The current graphics card landscape may be a barren wasteland, but there is a glimmer of hope on the horizon. On Tuesday, Nvidia announced that the mining hash rate limiter introduced alongside the GeForce RTX 3060 will now be rolling out to newly manufactured RTX 3060 Ti, RTX 3070, and RTX 3080 as well, via a new “Lite Hash Rate” series starting in mid-May. (The work hard, play hard GeForce RTX 3090 will not be receiving a nerf, however.) Gaming performance shouldn’t be affected.
“We believe this additional step will get more GeForce cards at better prices into the hands of gamers everywhere,” Nvidia’s announcement states. We wouldn’t be surprised if most if not all new GeForce GPUs produced by Nvidia include these protections going forward. “Software drivers are designed to detect specific attributes of the Ethereum cryptocurrency mining algorithm, and limit the hash rate, or cryptocurrency mining efficiency, by around 50 percent,” Nvidia’s Matt Wuebbling said when the technology was first introduced in the RTX 3060.
That sound you hear is a million crypto coin miners gnashing their teeth.
People using GPUs to mine cryptocurrencies like Ethereum and Dogecoin are a big part (but far from the only part) of why graphics cards cost so much right now. The prices of both of those coins are booming right now.
By slicing the rate at which RTX 30-series GPUs mine crypto, Nvidia will take a lot of the luster off these new cards for those looking to make money rather than play games—that is, assuming Nvidia doesn’t shoot itself in the foot by cracking its own anti-mining protection again.
Of course, you should know if a given graphics card comes with the anti-mining measures in place before you buy it.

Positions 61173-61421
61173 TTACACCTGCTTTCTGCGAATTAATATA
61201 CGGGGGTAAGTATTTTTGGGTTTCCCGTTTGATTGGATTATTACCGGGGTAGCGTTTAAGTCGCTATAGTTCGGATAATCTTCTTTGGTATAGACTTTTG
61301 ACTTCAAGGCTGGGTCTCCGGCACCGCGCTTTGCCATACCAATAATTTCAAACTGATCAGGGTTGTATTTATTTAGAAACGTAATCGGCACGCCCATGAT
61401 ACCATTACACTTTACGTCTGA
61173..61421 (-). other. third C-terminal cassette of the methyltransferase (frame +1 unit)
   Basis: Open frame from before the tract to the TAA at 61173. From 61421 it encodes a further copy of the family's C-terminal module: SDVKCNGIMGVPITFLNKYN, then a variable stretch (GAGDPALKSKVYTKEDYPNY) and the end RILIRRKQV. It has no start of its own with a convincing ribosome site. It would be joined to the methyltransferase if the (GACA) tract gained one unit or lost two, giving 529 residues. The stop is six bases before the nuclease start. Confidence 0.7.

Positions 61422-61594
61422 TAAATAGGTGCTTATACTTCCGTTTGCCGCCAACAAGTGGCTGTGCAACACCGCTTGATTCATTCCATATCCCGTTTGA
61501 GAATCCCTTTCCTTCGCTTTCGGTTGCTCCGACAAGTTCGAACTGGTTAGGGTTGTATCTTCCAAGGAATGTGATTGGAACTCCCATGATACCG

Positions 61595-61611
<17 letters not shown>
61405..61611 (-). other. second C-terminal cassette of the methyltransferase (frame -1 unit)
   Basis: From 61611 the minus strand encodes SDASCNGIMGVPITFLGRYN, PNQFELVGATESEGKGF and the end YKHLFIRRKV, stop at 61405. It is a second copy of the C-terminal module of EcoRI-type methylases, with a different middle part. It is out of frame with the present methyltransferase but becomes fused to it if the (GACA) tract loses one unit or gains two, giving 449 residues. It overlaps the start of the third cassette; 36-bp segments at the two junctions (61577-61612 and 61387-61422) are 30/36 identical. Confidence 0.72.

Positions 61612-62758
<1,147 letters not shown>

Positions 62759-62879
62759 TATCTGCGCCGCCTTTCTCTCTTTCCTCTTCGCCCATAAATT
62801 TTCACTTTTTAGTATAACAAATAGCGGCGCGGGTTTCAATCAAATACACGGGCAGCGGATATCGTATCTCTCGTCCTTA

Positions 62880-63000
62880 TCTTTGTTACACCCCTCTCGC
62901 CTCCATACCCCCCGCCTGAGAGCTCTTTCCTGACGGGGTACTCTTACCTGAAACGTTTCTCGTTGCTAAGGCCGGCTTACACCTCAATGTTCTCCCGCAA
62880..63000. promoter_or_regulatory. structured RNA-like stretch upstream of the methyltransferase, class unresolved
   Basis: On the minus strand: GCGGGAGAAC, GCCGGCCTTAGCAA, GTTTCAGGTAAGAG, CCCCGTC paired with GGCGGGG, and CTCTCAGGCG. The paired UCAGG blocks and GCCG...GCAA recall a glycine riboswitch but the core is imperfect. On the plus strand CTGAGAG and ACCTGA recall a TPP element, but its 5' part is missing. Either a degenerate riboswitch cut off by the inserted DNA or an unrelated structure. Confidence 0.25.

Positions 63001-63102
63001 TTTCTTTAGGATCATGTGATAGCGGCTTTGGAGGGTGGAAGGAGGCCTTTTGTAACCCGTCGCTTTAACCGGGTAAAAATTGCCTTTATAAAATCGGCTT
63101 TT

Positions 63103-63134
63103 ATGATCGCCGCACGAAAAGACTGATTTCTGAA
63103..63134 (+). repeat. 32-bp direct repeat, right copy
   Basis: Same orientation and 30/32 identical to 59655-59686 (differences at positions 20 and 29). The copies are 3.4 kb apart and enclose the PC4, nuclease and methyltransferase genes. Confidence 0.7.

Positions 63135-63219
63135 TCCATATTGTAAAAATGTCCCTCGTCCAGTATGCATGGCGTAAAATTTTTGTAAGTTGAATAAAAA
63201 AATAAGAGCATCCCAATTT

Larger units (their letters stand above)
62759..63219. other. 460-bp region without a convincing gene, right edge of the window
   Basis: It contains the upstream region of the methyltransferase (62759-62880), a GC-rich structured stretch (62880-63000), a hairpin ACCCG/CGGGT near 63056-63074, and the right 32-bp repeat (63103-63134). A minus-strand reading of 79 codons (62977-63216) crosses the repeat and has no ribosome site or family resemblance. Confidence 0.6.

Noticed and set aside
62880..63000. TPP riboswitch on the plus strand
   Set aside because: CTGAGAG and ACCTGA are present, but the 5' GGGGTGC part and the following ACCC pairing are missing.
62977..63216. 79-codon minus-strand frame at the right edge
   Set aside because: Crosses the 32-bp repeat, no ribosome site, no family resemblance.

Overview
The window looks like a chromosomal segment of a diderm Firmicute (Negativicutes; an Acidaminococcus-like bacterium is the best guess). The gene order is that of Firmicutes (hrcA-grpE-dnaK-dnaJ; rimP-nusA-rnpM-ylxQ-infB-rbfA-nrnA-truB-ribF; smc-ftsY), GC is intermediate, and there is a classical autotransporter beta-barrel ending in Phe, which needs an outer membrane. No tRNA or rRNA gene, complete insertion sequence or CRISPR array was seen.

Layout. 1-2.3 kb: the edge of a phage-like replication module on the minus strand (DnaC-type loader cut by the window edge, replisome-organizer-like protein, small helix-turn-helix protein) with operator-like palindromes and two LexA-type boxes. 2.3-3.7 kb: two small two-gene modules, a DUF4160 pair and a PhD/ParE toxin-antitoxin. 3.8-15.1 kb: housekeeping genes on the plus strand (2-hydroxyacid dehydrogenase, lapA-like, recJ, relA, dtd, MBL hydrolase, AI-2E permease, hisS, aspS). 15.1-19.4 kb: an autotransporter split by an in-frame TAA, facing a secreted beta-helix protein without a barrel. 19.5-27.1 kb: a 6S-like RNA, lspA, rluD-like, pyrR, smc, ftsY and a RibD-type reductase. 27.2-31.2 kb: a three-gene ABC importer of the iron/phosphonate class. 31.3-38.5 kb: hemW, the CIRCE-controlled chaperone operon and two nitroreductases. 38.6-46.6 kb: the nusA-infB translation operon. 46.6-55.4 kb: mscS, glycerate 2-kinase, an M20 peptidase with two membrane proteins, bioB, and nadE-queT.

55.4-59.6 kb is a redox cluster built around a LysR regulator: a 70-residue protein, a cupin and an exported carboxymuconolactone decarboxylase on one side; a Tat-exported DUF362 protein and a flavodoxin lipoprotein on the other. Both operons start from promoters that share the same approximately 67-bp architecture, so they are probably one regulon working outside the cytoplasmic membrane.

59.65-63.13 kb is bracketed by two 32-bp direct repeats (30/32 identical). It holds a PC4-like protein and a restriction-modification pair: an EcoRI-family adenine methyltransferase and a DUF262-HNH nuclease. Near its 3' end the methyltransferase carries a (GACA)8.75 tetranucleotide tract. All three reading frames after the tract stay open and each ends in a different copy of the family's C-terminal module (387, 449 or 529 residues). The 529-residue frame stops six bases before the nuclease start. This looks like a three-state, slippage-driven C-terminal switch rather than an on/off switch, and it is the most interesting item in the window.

“Because these GPUs originally launched with a full hash rate, we want to ensure that customers know exactly what they’re getting when they buy GeForce products,” Nvidia’s statement continues. “To help with this, our GeForce partners are labeling the GeForce RTX 3080, RTX 3070 and RTX 3060 Ti cards with a ‘Lite Hash Rate,’ or ‘LHR,’ identifier. The identifier will be in retail product listings and on the box. This reduced hash rate only applies to newly manufactured cards with the LHR identifier and not to cards already purchased.”
Like we said when the RTX 3060 mining limiter originally launched: Don’t expect miracles. A massive amount of pent-up demand for graphics card remains, this halved hash rate only applies to Ethereum, and yes, Nvidia did just ruin its first stab at the RTX 3060’s anti-mining tech. This is encouraging news though! Pretty soon, gamers might be able to pick up some of the best graphics cards for the first time in a long time, while dedicated miners will have to turn their attention towards Radeon GPUs, older GPUs without a hashrate limiter, or Nvidia’s new CMP HX GPUs created for mining alone.
And hey! If you were lucky enough to snag one of the original GeForce RTX 30-series GPUs without the limiter in place, before long you might just be able to sell it to a miner for enough that you could afford an upgrade to a more powerful LHR model. We’ll see how this goes.
Brad Chacos spends his days digging through desktop PCs and tweeting too much. He specializes in graphics cards and gaming, but covers everything from security to Windows tips and all manner of PC hardware.